Zillow: Housing Inventory Dipped To 40% From Pre-COVID Levels

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The home-buying season looks to have already begun, with eager buyers outnumbering diminishing new listings and driving inventory to record low levels in December.

As Zillow’s latest market data reveals, monthly house value gain has quickened for the first time since July, owing to a lack of supply.

According to a recent Zillow study, homeowners may be hesitant to list their homes and move due to a recurrence in coronavirus infections and employers’ growing uncertainty about post-pandemic working arrangements, in addition to not wanting to enter such a tight market as buyers.

“Home shoppers picked the shelves clean this December, leaving fewer active listings than ever before in the U.S. housing market,” Jeff Tucker, senior economist at Zillow stated.

“Enough determined buyers kept up their house hunt to reignite monthly price appreciation.”

“Rising mortgage rates could be the next potential headwind, but demand has proven persistent; neither high prices nor slim inventories have deterred buyers so far.”

The average property value is now $320,662, which is 19.6 percent more than the value in December 2020.

In statistics spanning more than 20 years, the annual growth rate is at an all-time high.

Month-over-month home value appreciation has resumed after slowing since July, rising from 1.2 percent in November to 1.4 percent in December.

The rising upward pressure on pricing is most likely owing to the very low inventory levels this winter.

After falling in November, inventories fell 11.1 percent in a month to a new low of around 923,000 dwellings in December.

Buyers looking in December had 19.5 percent fewer options than they did a year earlier, when inventory was already at an all-time low.

There are now 40.5 percent fewer properties for sale than in December 2019.

One encouraging sign for purchasers is that the market has steadily calmed since the frenetic summer.

In June, the average home in the United States spent only one week on the market before falling under contract.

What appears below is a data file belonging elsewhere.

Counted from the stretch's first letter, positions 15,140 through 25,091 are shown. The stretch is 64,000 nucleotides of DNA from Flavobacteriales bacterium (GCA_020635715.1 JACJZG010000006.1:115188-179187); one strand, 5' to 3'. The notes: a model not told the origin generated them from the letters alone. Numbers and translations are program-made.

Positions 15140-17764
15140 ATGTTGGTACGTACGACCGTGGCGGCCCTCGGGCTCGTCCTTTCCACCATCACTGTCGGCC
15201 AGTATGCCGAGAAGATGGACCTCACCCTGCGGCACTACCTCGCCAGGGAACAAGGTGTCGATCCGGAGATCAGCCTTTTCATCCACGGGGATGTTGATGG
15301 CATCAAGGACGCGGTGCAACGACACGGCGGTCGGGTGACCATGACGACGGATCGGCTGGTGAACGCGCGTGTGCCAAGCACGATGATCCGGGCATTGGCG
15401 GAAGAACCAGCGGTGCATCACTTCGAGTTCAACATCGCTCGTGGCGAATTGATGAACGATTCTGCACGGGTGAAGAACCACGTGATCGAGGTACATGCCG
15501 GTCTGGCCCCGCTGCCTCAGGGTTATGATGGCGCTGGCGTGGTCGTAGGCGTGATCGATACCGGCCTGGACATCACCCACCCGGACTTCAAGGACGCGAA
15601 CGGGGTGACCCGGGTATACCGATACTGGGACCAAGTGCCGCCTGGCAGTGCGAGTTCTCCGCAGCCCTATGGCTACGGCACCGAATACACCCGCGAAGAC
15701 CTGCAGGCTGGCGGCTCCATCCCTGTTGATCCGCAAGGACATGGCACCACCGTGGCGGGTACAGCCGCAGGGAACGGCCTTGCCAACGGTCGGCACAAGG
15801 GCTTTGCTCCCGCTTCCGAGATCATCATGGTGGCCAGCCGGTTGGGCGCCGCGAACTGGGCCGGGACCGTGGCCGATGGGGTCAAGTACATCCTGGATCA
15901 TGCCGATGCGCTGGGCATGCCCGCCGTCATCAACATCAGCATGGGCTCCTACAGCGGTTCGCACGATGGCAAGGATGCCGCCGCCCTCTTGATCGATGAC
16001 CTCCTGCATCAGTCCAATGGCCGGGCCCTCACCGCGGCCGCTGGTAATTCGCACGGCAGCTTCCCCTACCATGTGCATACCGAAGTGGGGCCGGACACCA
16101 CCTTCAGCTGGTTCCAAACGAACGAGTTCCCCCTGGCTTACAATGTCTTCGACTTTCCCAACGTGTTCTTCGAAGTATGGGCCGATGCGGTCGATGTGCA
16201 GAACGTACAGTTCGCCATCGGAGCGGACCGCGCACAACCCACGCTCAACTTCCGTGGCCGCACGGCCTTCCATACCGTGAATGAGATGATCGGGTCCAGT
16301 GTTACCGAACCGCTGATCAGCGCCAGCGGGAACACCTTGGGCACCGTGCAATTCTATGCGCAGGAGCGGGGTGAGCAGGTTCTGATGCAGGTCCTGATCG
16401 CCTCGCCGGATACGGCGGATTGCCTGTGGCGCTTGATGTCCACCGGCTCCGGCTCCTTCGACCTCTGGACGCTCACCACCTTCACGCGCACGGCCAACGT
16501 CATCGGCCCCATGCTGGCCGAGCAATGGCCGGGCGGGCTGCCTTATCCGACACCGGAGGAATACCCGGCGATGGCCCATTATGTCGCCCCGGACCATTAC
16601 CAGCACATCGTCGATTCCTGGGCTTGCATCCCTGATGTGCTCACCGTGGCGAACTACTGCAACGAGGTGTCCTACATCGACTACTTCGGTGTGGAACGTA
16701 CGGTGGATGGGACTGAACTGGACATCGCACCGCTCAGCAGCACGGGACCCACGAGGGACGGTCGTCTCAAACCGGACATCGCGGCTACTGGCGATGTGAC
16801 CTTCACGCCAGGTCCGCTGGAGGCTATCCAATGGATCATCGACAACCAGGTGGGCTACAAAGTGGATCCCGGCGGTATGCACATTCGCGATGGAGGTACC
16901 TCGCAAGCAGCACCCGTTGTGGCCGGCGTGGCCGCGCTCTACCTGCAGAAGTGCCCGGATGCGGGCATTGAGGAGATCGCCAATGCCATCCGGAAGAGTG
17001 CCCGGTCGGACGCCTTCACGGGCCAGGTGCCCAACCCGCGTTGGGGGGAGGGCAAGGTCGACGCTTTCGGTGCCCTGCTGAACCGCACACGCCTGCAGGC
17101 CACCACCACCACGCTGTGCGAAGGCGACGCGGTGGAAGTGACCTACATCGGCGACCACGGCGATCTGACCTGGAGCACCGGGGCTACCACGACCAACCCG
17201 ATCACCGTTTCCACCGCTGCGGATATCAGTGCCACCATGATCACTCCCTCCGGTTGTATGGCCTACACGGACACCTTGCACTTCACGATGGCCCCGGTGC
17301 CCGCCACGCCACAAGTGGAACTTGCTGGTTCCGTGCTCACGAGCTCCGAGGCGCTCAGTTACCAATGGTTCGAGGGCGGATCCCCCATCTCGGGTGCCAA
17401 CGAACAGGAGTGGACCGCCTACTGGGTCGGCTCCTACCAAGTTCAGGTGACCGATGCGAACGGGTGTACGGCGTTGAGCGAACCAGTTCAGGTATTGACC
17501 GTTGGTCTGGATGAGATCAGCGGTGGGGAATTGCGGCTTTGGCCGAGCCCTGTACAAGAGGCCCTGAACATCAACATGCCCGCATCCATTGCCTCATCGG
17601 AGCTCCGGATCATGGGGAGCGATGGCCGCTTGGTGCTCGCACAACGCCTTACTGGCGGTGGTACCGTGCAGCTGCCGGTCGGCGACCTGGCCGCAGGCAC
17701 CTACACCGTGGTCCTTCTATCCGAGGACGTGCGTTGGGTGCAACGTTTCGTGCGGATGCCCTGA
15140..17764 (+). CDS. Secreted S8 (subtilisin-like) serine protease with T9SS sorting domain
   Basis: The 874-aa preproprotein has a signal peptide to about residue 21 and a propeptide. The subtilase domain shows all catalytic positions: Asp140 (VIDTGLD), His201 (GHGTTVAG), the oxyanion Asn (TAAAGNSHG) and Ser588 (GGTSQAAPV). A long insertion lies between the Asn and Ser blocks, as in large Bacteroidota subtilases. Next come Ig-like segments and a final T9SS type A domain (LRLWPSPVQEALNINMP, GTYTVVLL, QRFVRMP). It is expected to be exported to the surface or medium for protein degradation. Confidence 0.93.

Since then, it has grown month after month, reaching around 13 days in December.

Although this is still a very short time on the market, the extra few days allow buyers more time to weigh their options.

A surge in coronavirus cases may be impeding listings, and intentions to relocate may be jeopardized.

While December normally sees a substantial drop in newly listed inventory, the 18.9 percent monthly dip witnessed last month was the biggest in three years.

The emergence of the omicron type of coronavirus could be partly to blame, causing homeowners to wait for infection rates to drop before marketing their homes.

Workers are also less convinced about their long-term employment prospects, which may effect their plans to relocate.

According to a December Zillow survey, 52 percent of workers stated that their employer has announced post-pandemic work arrangements, which is a lower percentage than was reported in June 2021.

One probable explanation is that the emergence of novel coronavirus strains has caused companies to indefinitely postpone in-person start dates.

Workers whose employers have declared post-pandemic work arrangements are 51 percent more likely to indicate they are planning a move within the next three years, compared to 41 percent for those whose employers have not announced a plan.

Rental housing expansion is slowing.

In December, typical rents increased by a record 15.7 percent year on year to $1,855 per month.

Monthly growth, on the other hand, was 0.7 percent in December, the slowest since February.

Rents increased year over year in all 50 of the country’s main metropolitan areas.

Annual rent growth was fastest in the Sunbelt, followed by Miami (29.6 percent), Tampa (28.6 percent), Phoenix (26.0 percent), and Las Vegas (26.0 percent) (25.1 percent ).

Vince is one of our building products correspondents based out of Boston, Massachusetts.